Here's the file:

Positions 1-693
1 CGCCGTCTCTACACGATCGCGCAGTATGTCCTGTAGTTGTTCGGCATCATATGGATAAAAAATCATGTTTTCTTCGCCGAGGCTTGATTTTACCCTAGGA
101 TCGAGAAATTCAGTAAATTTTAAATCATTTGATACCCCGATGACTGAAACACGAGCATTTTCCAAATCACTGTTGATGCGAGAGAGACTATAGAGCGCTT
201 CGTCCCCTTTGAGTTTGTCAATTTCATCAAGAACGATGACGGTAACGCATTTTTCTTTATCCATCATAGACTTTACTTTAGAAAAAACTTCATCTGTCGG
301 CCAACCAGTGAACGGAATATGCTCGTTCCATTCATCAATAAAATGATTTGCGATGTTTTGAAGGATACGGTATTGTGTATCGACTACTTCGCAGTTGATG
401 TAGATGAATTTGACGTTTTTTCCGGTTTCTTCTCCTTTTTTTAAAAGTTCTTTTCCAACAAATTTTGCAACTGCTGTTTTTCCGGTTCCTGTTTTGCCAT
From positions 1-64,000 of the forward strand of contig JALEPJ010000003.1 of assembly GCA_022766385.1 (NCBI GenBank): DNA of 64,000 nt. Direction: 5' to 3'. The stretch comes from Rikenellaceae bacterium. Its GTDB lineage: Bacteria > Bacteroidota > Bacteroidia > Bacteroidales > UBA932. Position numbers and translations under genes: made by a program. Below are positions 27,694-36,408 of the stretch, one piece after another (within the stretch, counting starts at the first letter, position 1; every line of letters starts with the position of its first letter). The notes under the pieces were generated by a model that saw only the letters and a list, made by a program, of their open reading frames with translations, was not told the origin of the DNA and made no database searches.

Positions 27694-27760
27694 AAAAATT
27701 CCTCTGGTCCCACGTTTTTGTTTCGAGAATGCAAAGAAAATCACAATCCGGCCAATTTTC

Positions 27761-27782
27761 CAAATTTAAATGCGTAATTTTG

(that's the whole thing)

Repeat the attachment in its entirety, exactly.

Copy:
Positions 1-693
1 CGCCGTCTCTACACGATCGCGCAGTATGTCCTGTAGTTGTTCGGCATCATATGGATAAAAAATCATGTTTTCTTCGCCGAGGCTTGATTTTACCCTAGGA
101 TCGAGAAATTCAGTAAATTTTAAATCATTTGATACCCCGATGACTGAAACACGAGCATTTTCCAAATCACTGTTGATGCGAGAGAGACTATAGAGCGCTT
201 CGTCCCCTTTGAGTTTGTCAATTTCATCAAGAACGATGACGGTAACGCATTTTTCTTTATCCATCATAGACTTTACTTTAGAAAAAACTTCATCTGTCGG
301 CCAACCAGTGAACGGAATATGCTCGTTCCATTCATCAATAAAATGATTTGCGATGTTTTGAAGGATACGGTATTGTGTATCGACTACTTCGCAGTTGATG
401 TAGATGAATTTGACGTTTTTTCCGGTTTCTTCTCCTTTTTTTAAAAGTTCTTTTCCAACAAATTTTGCAACTGCTGTTTTTCCGGTTCCTGTTTTGCCAT
From positions 1-64,000 of the forward strand of contig JALEPJ010000003.1 of assembly GCA_022766385.1 (NCBI GenBank): DNA of 64,000 nt. Direction: 5' to 3'. The stretch comes from Rikenellaceae bacterium. Its GTDB lineage: Bacteria > Bacteroidota > Bacteroidia > Bacteroidales > UBA932. Position numbers and translations under genes: made by a program. Below are positions 27,694-36,408 of the stretch, one piece after another (within the stretch, counting starts at the first letter, position 1; every line of letters starts with the position of its first letter). The notes under the pieces were generated by a model that saw only the letters and a list, made by a program, of their open reading frames with translations, was not told the origin of the DNA and made no database searches.

Positions 27694-27760
27694 AAAAATT
27701 CCTCTGGTCCCACGTTTTTGTTTCGAGAATGCAAAGAAAATCACAATCCGGCCAATTTTC

Positions 27761-27782
27761 CAAATTTAAATGCGTAATTTTG